September 30, 2023
A Man For All Seasons

A Man For All Seasons

Nov 19, 2022

RAKESH JHUNJHUNWALA, 62, died in Mumbai on 14 August, 2022.

I am certain that my friend, Rakesh Jhunjhunwala, was possessed by some extra-terrestrial energy force. His adrenal glands pumped huge amounts of adrenaline incessantly. For, he was on a perpetual high in every department of life. As a hyperactive trader pumping his fists excitedly in the Bombay Stock Exchange ring. As a doting father to his three children who came rather late in life. Rattling off statistics about the coming glorious period for India. Or while downing large pegs of Scotch at his favourite watering hole in Marine Drive.

To make 50,000 crore out of a Seed Capital of five thousand rupees is not merely a hallmark of genius. It is the equivalent of walking on water. And when you achieve this consistently over 40 years of investing, it cannot simply be luck. Like a trained pig sniffing out precious truffles from the ground, Rakesh Jhunjhunwala had a nose for the most promising promoters.

Once an entrepreneur passed his smell test, and he liked the business plan or the sector, he was willing to quickly place his bet—due diligence be damned. He was a master of evaluating human material. Rarely, of course, he made mistakes; when he did, he did not hesitate to book his losses, and harbour no regrets.

Rakesh was one of the most colourful personalities that I have come across. On the one hand, he was loud, gregarious, impatient, short-fused; on the other, he was kind, compassionate, ready to unabashedly apologise if he had caused hurt, by his tongue lashing. How can you dub a man as an egotist, when he was always owning up his mistakes and saying sorry to the humblest in society?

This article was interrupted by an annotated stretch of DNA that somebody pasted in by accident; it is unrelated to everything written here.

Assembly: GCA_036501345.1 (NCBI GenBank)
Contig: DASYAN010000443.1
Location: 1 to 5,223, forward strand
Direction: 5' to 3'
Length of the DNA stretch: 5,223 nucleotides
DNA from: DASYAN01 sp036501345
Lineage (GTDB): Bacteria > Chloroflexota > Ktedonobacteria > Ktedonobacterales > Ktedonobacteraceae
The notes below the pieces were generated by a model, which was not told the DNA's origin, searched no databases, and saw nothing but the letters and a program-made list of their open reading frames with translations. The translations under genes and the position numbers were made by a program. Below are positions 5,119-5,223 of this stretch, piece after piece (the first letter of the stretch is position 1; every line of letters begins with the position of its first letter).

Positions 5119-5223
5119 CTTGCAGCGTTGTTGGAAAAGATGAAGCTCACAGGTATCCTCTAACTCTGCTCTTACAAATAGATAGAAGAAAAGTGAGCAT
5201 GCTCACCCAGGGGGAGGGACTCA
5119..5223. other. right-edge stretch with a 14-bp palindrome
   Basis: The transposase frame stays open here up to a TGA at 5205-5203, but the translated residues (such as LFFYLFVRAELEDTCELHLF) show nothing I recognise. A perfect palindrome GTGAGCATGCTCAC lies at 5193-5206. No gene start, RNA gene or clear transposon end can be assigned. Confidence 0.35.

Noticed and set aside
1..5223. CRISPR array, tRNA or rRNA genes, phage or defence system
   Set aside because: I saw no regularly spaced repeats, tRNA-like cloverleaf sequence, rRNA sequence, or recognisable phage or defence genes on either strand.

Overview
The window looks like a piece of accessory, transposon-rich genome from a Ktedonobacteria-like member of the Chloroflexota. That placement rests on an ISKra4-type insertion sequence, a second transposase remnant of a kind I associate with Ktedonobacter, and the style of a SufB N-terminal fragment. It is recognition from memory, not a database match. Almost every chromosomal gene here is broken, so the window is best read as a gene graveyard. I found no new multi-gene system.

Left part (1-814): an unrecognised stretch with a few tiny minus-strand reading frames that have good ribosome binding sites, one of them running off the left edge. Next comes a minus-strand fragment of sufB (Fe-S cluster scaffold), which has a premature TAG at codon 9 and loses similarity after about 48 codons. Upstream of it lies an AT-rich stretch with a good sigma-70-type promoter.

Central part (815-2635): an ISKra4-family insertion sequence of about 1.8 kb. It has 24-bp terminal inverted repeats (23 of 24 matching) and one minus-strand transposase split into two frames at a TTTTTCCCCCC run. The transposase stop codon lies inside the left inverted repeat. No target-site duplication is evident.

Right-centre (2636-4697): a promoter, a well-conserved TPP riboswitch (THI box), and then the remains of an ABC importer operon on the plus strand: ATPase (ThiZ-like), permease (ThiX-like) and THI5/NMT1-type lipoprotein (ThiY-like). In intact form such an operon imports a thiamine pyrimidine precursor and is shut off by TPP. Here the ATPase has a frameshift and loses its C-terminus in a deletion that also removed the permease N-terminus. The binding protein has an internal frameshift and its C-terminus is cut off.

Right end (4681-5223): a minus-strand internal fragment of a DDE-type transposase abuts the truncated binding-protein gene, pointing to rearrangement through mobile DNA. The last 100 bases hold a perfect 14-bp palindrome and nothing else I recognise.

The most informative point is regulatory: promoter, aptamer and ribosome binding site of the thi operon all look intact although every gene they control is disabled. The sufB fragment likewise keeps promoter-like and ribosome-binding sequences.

He was a true nationalist whose confidence in India’s success was total. He harboured not the slightest doubt about the India story, even at times, when most thought that it was over. He had long realised that India’s potential had hardly been unleashed yet. A 300 million strong middle class would spell boom time for decades. His most successful investments were linked to the Great Indian Consumer—Titan (jewellery); Lupin (pharma); Star Health (health insurance). Nor was he deterred by high risk, if the reward too was high. Perhaps, this reasoning permeated his last big bet on Akasa Airlines whose inaugural flight from Mumbai to Ahmedabad he boarded on a wheelchair. Exactly a week later, he was gone, at dawn, after watching a movie with his wife and three children up to midnight.

It is futile speculating whether he shortened such a great life by his excessive love for whisky and cigars. It was all a package deal. Restraint and caution were for the timid. He was the Big Bull—raring to go, notwithstanding any obstacle.

Apart from the markets, he was a voracious reader. Those who thought that he decided impulsively were mistaken. His grasp and memory of the minutest details of his investee companies made many promoters distinctly uncomfortable.

For a few years, he enjoyed horse racing by owning a few horses. His Midas touch was present here too. In a short time, with hardly any horses, he won the Pune Derby, the Poonawalla Million and several other Indian Classics, whose trophies he proudly displayed in his den. We co-owned several horses—the one called Sensex never ran; the colt named Nifty did very well; and a cheap horse won the Hyderabad Derby against all odds. It was appropriately called Mahateji.

Today, as I survey his empty conference room, with many bulls of varying size and shapes on the large table, no sadness envelops. His explosive energy may have shed the physical body but it continues to exist on some finer plane, for all those who adore and love him.

For you, Rakesh Jhunjhunwala, no RIP. I am sure you are already creating a rumpus in heaven.